In the 12 systematic reviews, the most common type of research studies or data reviewed were quantitative at 42% (n=5), followed by 33% (n=4) qualitative studies with mixed methods, or with combined qualitative and quantitative, with studies least common at 25% (n=3). All systematic reviews reported a search strategy and a study aim or research question that guided the review. The most frequently used framework to guide the search strategy was Problem/Patient/Population Intervention/Indicator Comparison Outcome (PICO) (Schardt, Adams, Owen, Keitz, & Fontelo, 2007), which was used in 25% (n=3) of the studies. Eleven (n=11) systematic reviews described a method of quality appraisal for their studies, while one did not (Lockwood, Bidwell, Werner, & Lee, 2016). Further, each of the 11 systematic reviews used varied appraisal tools and methods. Different methods were used for the data synthesis, with meta-analysis (n=2) (Kim, Evangelista, & Park, 2015; Landreneau et al., 2010) being the most commonly used. Two studies did not describe their data synthesis method (n=2) (Lockwood et al., 2016; Zins, Gross, & Hooke, 2018). Various forms of qualitative synthesis were also used, including meta-synthesis-reciprocal transl ation (Schick-Makarrof, 2012), thematic synthesis (Cervantes et al., 2016), thematic analysis (Pilger et al., 2016), and metaethnography (Bayhakki & Hatthakity, 2012).

Concept Mapping of Topics

Upon further examination of the titles and topics included in the evidence review, a post hoc decision was made to use concept mapping as the best method to conceptualize this information (see Figure 2). Concept mapping is a strategy that can be utilized to visually explore relationships among articles included in a systematic review (Popay et al., 2006). In this case, it offers a graphical synopsis of publication trends in NNJ from January 2003 to September/October 2018. Development of the concept map was guided by the aforementioned research question, and the method described by Popay and colleagues (2006). Concept mapping was done individually by three of the authors, then preliminary drafts were compared and discussed. It was developed by reviewing the titles and content of the 23 evidence-based reviews. Specifically, for each article, the purpose statement and results sections were reviewed to examine the focus of the content. The title of each evidence-based review was then paraphrased into a heading that represents the key concept of the title. Each evidence-based review is depicted by a heading and rectangular box in the concept map. All 23 headings were further examined and sorted based on topic. Each concept was depicted by a heading and shaded circle. Three concepts were identified that pertained to quality of life, access to health services, and interventions. These three concepts were interconnected to a central concept related patient experience. Four titles aligned most appropriately to the patient experience concept.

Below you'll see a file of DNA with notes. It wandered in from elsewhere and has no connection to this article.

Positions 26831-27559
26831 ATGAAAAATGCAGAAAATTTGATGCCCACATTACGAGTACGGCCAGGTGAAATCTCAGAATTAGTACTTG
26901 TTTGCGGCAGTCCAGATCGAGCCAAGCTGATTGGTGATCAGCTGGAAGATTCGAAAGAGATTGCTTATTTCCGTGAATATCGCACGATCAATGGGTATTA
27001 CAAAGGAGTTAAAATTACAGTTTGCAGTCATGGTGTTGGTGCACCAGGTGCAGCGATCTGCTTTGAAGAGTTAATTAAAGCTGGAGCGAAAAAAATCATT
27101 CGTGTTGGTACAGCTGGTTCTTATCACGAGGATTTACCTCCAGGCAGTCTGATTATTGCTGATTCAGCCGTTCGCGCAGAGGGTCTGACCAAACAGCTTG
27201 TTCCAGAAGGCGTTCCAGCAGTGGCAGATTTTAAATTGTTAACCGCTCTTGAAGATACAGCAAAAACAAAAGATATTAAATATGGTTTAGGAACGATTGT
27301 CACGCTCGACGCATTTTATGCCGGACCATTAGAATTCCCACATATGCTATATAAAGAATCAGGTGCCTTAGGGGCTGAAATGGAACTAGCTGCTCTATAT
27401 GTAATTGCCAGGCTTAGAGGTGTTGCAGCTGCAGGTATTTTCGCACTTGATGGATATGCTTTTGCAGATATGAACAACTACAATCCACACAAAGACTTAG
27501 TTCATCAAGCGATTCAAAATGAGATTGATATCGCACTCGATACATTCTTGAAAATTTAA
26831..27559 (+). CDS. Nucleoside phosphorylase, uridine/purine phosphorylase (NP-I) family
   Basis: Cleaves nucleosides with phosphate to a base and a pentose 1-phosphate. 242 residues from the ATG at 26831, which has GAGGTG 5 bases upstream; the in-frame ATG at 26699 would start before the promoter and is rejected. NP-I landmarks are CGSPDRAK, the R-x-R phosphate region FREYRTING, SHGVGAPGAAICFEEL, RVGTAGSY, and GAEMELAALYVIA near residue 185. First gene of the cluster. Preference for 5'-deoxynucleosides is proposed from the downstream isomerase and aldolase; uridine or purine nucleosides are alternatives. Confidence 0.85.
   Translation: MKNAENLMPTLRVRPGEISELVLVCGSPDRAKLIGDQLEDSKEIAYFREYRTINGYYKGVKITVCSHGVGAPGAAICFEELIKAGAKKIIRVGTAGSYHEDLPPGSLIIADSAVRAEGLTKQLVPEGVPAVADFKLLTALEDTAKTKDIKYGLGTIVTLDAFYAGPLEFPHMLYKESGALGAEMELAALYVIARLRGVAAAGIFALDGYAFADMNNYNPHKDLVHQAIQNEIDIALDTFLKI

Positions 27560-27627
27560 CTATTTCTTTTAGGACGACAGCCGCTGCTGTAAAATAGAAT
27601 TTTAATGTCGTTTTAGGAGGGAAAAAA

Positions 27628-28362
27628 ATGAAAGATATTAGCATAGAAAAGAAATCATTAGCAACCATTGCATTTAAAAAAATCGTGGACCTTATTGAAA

Discussion

This review is the first to examine the types, quality, and trends of evidence-based reviews found in NNJ from January 2003-September/0ctober 2018. Results of this review have revealed significant variations in the types of reviews conducted, with quantitative being the most common. The extraction demonstrated that the purpose/ research aims of the systematic reviews were stated 100% of the time, and seemingly appropriate research methods followed to address/guide the question(s) in each review. It is important to note that chronologically, earlier publications were more consistent with literature reviews, while systematic reviews have become more predominant since 2015. This is a positive trend that supports the growth of EBP in nephrology nursing.

One challenge identified throughout this review was the differences and inconsistencies in the literature regarding of the use of the term 'systematic review.' This provided an area of debate for the authors. In the end, evidence reviews were categorized under the broad category of a systematic review if they contained elements of a systematic review (see Figure 1). For example, systematic review was used as the broad category, and the scoping reviews, integrative review, meta-analytic review, and meta-syntheses were all classified as types of systematic reviews. Dixon-Woods and colleagues (2006) have questioned whether systematic reviews are meant to describe specific and well-defined methodology (e.g., meta-analysis) and characteristics or if they are a broad framework for synthesis of many forms of evidence. There is currently no definitive method for this categorization. Clarity and agreement in using consistent terminology in this area would be beneficial.

Results of this review demonstrated the authors of these systematic reviews include the important details regarding purpose, search strategy, inclusion criteria, quality appraisal, and synthesis of the data. In contrast, these details are not consistently reported in literature reviews, leading to gaps in available information for the individual(s) searching the literature. This highlights the advantage of a systematic review in terms of both transparency and rigor. Unfortunately, there were several publications in which the authors labeled the paper as a systematic review; however, some aspects of the methods that are essential to systematic reviews were omitted. The most common omission was a description of how data were synthesized, which is a key component in reducing bias. The onus is on authors to include detailed information in the publication and on peer reviewers to question the authors regarding these important details.